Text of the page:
Herbert: I hear about so many of these guys taking their lives, and I don’t know what the Army can do to make reentry safer. I wish I knew. I hate to see guys suffer this way. When you lose your innocence and you don’t have support, it’s very tough.
Peter: The Iraq and Afghanistan veterans are suffering some pretty horrible, longterm, nasty, multiple deployment kind of stuff. I think that’s what’s destroying this generation: six, seven, eight deployments.
I did a podcast at Northern Arizona University about eight months ago. It was recorded in front of a class of vets coming back from the Middle East wars, from Afghanistan, from Iraq. The class was designed to help them understand the world they’re back in now. It’s taught through the perspective of the humanities, and what we’ve learned over the last 8,000 years of living together as humans.
What I found with all these people is this enormous confusion. The military is a family. It can be a cocoon around your understanding and around what’s going on in the rest of the world.
Everybody’s homecoming is unique just like everybody’s war is unique. But there’s a commonality of discovering yourself and your world outside of the military. I don’t think the VA is doing a great job addressing it. As you know, there are self-formed veterans groups that are trying very hard to cut down on these suicides. They say, “Call at any time. We’ll show up.” They send three guys over. That’s making some difference, but it’s a problem, for sure.
Michael: I think I’ve left it pretty much behind. The nightmares are gone. Other than that, I don’t like organizations or groups. I do donate sculptures to veterans groups. I was raised a great deal by my brother. We spent so much time in the mountains alone. I was very happy there. I didn’t have a lot of friends, because I just find that friends take energy. Several years ago, my wife, Laurie, said, “You haven’t been out of the house in seven days. You have to get out.” I was busy sculpting for seven days. I was having the best time.
Peter: Herb, you’ve been very open about your struggles with PTSD. I wonder what role your continuing practice of portraiture has played in coming to terms with your time in Vietnam.
Herbert: When I went for treatment the second time back in the late 1990s at the VA, they suggested that I print a couple of images every week. I went back into those negatives and I started printing them. After about a year, I had a pretty good body of work. That allowed some of that fear of that work to go away.
I live in isolation. I’ve never been able to live with somebody. To maintain the kind of intimacy that’s required in a marriage or a relationship, I can’t do that. I have to isolate. I can do it for two or three days and then I have to…I live in a bunker, basically, now. I come out and do the work, then I go back to my bunker. [laughs]
Peter: Behind your eight-foot walls.
Herbert: Behind my eight-foot walls. There I find safety. What Michael said about being indoors, working on his work, and you live your life pretty much by yourself, that’s the same thing I do.
Peter: I sympathize entirely [laughs] with the wanting to stay away from people thing. Michael, do you find your work to be therapy?
Michael: Absolutely. I love my work. As long as you focus on doing something you love, it grows. There’s nothing else in the world like it.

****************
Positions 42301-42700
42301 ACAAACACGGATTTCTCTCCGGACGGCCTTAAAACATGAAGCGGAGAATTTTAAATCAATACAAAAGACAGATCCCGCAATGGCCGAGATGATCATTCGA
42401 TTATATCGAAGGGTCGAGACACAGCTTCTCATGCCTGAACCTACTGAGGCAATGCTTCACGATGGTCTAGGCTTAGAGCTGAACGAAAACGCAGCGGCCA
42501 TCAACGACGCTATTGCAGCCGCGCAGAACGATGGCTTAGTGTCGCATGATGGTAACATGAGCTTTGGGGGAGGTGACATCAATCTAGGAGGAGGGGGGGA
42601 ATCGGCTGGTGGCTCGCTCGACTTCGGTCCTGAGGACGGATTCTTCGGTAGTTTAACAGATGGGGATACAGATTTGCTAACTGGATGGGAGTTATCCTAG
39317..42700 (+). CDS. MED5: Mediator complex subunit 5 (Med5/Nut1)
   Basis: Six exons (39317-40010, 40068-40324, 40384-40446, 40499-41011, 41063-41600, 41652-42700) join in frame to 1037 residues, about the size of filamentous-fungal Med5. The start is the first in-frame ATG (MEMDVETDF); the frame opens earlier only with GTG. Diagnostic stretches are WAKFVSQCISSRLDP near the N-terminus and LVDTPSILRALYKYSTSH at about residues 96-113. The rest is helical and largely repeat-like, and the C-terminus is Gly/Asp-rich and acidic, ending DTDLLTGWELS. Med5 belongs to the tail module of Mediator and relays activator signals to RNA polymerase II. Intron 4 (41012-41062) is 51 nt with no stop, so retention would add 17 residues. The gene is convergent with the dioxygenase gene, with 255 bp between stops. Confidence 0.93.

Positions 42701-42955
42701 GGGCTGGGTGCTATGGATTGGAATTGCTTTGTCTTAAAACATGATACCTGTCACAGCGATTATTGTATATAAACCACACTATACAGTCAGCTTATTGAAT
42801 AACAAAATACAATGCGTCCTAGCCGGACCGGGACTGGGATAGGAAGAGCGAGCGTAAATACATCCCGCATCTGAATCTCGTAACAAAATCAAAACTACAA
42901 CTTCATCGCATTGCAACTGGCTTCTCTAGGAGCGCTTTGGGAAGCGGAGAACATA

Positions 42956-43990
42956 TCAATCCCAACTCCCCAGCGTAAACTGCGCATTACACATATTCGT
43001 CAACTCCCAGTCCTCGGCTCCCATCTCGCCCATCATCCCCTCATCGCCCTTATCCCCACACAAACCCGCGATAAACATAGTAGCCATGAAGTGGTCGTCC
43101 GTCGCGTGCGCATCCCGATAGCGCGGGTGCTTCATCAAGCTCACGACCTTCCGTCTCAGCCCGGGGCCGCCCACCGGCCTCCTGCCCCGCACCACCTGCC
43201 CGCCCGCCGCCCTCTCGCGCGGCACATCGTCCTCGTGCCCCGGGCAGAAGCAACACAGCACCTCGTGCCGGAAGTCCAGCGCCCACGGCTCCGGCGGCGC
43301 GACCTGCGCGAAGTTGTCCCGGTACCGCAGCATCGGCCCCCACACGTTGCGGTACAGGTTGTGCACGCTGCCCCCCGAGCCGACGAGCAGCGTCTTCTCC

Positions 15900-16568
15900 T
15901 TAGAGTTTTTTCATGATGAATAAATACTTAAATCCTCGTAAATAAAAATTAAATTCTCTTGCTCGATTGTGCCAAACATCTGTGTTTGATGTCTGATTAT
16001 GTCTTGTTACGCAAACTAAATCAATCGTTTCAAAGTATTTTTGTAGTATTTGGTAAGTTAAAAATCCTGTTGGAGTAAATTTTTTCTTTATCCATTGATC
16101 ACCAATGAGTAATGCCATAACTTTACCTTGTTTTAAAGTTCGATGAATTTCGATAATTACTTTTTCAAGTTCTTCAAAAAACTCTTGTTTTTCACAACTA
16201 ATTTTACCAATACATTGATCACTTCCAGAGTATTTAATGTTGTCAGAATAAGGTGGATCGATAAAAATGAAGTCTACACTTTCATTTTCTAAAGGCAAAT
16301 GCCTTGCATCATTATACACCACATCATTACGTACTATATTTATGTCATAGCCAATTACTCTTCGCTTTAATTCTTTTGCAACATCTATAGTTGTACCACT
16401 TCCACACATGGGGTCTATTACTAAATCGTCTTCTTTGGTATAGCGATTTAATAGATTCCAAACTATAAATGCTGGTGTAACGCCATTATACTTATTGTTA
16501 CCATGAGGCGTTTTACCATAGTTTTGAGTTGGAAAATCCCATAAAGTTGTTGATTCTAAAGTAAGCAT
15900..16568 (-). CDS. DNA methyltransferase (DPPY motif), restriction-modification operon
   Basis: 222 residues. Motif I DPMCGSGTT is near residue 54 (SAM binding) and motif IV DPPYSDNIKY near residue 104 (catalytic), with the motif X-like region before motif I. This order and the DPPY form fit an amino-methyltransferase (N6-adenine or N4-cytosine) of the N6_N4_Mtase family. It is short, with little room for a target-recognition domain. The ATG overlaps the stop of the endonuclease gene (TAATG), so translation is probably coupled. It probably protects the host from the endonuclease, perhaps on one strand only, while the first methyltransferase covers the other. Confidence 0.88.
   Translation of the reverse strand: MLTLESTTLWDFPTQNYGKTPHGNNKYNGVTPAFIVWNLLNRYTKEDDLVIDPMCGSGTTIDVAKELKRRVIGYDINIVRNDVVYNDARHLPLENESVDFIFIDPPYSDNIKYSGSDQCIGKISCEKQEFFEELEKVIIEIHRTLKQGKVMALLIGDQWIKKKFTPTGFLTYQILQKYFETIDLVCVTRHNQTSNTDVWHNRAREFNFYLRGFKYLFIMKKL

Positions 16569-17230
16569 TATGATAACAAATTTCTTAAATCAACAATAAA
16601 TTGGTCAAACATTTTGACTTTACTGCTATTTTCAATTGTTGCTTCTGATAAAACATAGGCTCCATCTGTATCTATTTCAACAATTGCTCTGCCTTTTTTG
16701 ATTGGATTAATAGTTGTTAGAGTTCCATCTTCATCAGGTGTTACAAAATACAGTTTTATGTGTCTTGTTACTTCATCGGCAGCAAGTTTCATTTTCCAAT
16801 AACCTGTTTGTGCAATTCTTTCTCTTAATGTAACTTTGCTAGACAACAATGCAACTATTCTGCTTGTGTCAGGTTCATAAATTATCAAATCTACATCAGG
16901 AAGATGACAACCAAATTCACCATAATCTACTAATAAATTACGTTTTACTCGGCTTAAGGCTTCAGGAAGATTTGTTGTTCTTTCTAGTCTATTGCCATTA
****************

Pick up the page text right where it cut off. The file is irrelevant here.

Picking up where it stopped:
Peter: Do you find that you have a place in contemporary culture? Do you feel like you’re part of the ebb and flow?
Herbert: My work is somewhat archaic; I work with film. I have not taken any new photographs in a number of years. I’m working mostly with my old negatives, because there’s a big body of work that’s never been seen. That’s what I want to do while I’m an older person. I tried digital and I couldn’t do it.
I’m an older person. I’m ready to go up to the cemetery any time. I’m not going to push it, but I feel I’ve done what I need to do. When you’re young, you get to see the future. Then, when you get to this age, you can’t see the future anymore. I just think that’s the nature of all humans.
Peter:How about you, Michael? Do you feel part of the culture?
Michael: I get asked to go here and there to give talks about my work, or to have shows. I also have a wife. She needs people a lot more than I do. We occasionally go here or there. It’s easier to say no to things now than it was some years ago. We have two daughters, and we visit them.
Herbert: I wish I could give more back to the younger vets. I don’t know how I would do that. I would love it if my experience could help them. You never know. Something may open up. I do know that my work has opened up some doors. I’ve seen people walking out of my little exhibit, weeping. It’s like, “Wow. They were touched by something that they saw.”
Michael: We started doing touchable exhibits, because I had so many fights with museums across the country about being allowed to touch things. We’ve had them in England and other places in the world. People come out crying, saying, “I’ve always wanted the opportunity to touch pieces. Thank you.”
If I had a choice between sight and being blind, I’d take being blind, because you get used to it. If you’re happy and you love your life, why change it?
Herbert: I have been asked this question from some of my other soldier friends. If we had to do it all over again, would we? I was on a fairly accelerated success path when I was young, and I didn’t get that path. I got something else. I probably would not be living in Santa Fe, not have experienced the world I have here. I wouldn’t have been given all these gifts. I would have had a whole other life. I have the life I’ve been given, for one reason or another, and I just have to live in acceptance of it.
Peter: That’s the reality. That’s what we all have to do.
Michael: It’s interesting that it’s just one moment, here and there, that changes the directions of our lives. I could have stayed in basic training and typed for this officer, and I didn’t want to do it. At Fort Polk, they wanted me to sculpt a couple of tigers out of Styrofoam, and I could have done that. [laughs] Maybe that would have been great, but certainly I wouldn’t be sitting here with you, my wife wouldn’t be there, and our daughters wouldn’t be there. There’s no telling. Maybe I’d be dead by now. No one knows. It always amazes me. Just that one moment.